Saturday, July 2, 2022

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The U.S. Supreme Court strips the EPA's power to curb pollution, California takes a big step toward universal health care, and a Florida judge will temporarily block the state's 15-week abortion ban.

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SCOTUS significantly limits the Clean Air Act and rules against the "Stay in Mexico" policy, Judge Ketanji Brown Jackson is sworn in to office, and President Biden endorses a filibuster carveout for abortion rights.

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From flying saucers to bologna: America's summer festivals kick off, rural hospitals warn they do not have the necessities to respond in the post-Roe scramble, advocates work to counter voter suppression, and campaigns encourage midterm voting in Indian Country.

Advocates Call on WI Supreme Court to 'Unlock the Drop Boxes'

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Thursday, May 26, 2022   

The Wisconsin Supreme Court will soon hand down a decision on whether absentee ballot drop boxes are permitted under state law. Ahead of that decision, voting-rights advocates are highlighting the importance of the drop boxes and why they're an essential route to cast a ballot.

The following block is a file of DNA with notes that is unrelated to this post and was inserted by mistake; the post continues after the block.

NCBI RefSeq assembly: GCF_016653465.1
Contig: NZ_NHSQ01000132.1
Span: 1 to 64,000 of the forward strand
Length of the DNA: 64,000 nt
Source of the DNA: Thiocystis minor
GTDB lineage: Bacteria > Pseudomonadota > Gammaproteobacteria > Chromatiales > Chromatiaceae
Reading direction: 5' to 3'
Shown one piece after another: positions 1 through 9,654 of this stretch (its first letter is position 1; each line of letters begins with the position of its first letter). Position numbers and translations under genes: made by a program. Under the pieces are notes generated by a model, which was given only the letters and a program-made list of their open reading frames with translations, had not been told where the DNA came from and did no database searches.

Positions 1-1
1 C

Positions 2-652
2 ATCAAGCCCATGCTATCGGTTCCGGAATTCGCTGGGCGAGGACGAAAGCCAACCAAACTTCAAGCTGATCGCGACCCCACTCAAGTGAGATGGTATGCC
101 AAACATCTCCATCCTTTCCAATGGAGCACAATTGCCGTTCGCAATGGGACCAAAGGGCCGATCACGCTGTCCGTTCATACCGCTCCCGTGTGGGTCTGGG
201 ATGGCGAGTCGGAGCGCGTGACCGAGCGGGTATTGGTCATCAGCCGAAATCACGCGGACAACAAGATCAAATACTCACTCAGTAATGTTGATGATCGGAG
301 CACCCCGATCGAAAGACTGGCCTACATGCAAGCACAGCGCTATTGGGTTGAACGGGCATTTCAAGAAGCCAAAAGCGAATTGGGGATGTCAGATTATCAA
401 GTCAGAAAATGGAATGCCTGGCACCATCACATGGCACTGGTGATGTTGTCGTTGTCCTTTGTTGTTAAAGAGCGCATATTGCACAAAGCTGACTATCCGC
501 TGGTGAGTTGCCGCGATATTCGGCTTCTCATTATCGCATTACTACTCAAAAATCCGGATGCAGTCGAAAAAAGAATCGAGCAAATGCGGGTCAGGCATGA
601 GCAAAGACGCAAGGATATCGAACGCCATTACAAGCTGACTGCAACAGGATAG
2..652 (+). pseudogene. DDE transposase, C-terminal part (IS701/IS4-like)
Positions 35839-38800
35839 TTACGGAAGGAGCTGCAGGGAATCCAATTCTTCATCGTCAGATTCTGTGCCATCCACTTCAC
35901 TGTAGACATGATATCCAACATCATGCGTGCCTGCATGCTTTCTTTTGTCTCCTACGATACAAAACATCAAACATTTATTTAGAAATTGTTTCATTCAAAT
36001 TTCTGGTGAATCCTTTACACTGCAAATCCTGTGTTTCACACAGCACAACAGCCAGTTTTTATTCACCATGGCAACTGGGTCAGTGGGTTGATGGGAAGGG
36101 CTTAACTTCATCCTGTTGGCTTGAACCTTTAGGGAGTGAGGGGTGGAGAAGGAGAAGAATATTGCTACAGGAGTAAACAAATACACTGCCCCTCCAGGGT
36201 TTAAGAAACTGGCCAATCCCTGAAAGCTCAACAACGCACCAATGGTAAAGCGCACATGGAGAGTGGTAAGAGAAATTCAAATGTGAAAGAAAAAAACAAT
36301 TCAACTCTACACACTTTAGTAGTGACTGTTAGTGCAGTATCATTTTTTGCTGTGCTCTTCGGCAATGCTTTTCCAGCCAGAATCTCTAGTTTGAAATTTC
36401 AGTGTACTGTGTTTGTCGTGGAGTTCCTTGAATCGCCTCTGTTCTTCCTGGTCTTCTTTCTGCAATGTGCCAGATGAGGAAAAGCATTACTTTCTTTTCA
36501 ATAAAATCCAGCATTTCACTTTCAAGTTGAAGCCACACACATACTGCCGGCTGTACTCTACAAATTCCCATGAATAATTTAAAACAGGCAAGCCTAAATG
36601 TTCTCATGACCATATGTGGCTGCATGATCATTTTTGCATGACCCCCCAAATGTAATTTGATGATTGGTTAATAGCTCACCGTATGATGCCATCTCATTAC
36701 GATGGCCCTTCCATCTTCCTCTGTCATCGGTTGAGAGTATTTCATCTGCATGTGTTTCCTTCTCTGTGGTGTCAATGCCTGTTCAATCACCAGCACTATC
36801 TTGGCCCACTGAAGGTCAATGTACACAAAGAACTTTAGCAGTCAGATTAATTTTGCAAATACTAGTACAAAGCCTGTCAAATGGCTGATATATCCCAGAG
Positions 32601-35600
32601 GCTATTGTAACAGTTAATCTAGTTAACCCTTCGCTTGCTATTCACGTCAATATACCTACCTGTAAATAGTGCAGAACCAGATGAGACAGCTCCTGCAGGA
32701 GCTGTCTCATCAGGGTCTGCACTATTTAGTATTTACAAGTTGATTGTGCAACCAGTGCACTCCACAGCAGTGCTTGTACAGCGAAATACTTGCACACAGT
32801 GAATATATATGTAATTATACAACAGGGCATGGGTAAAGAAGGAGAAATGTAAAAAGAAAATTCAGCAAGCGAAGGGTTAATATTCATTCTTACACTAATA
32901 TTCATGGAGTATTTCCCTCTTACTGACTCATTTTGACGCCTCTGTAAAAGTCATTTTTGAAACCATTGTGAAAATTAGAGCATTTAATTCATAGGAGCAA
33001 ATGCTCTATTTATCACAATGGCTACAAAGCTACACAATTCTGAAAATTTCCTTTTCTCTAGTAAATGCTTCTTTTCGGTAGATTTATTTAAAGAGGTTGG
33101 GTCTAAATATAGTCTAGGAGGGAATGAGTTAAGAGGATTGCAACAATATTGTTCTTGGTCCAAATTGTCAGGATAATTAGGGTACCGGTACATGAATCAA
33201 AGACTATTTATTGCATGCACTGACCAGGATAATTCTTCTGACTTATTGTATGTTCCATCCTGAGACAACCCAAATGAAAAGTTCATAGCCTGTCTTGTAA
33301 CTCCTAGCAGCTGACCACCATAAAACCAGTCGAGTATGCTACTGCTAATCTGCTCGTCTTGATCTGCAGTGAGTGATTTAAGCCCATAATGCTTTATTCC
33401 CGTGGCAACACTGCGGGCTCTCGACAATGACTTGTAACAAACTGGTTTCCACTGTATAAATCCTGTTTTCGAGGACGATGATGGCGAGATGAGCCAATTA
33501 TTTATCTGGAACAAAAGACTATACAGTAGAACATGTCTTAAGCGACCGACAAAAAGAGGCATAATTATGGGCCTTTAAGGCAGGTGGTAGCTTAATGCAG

Anita Johnson, outreach and education specialist with Souls to the Polls, said at a news conference yesterday that permanently removing the drop boxes is effectively voter suppression.

"This was very convenient," said Johnson, "and an easy way for senior citizens and people with disabilities to make sure that their ballots were in a safe and secure place, and that their vote was counted."

Republican lawmakers argue the drop boxes are essentially ballot harvesting, and they're not explicitly permitted under state law.

But, with permission and guidance from the state's bipartisan Elections Commission, hundreds of drop boxes were used in communities across the state during the 2020 presidential election without major issues.

In January, a Waukesha County Circuit Court held the Elections Commission had overstepped its bounds in permitting the drop boxes, and they weren't allowed under state law.

That decision also determined the person casting the ballot must be the one to submit it or mail it, and no unauthorized third party can handle their ballot.

For Milwaukee resident Martha Chambers, who lost the use of her arms and legs after a horseback riding accident, that's an essentially insurmountable hurdle.

"So, for this new barrier that the Waukesha Circuit Court has put upon us," said Chambers, "it is impossible for me to vote. So they have taken my right to vote away from me."

The American Association of People with Disabilities estimates that nearly a quarter of the national electorate in 2020, or about 35 million individuals, were people with disabilities. Meanwhile, the federal government estimates that about 977,000 Wisconsinites are disabled.

Support for this reporting was provided by The Carnegie Corporation of New York.




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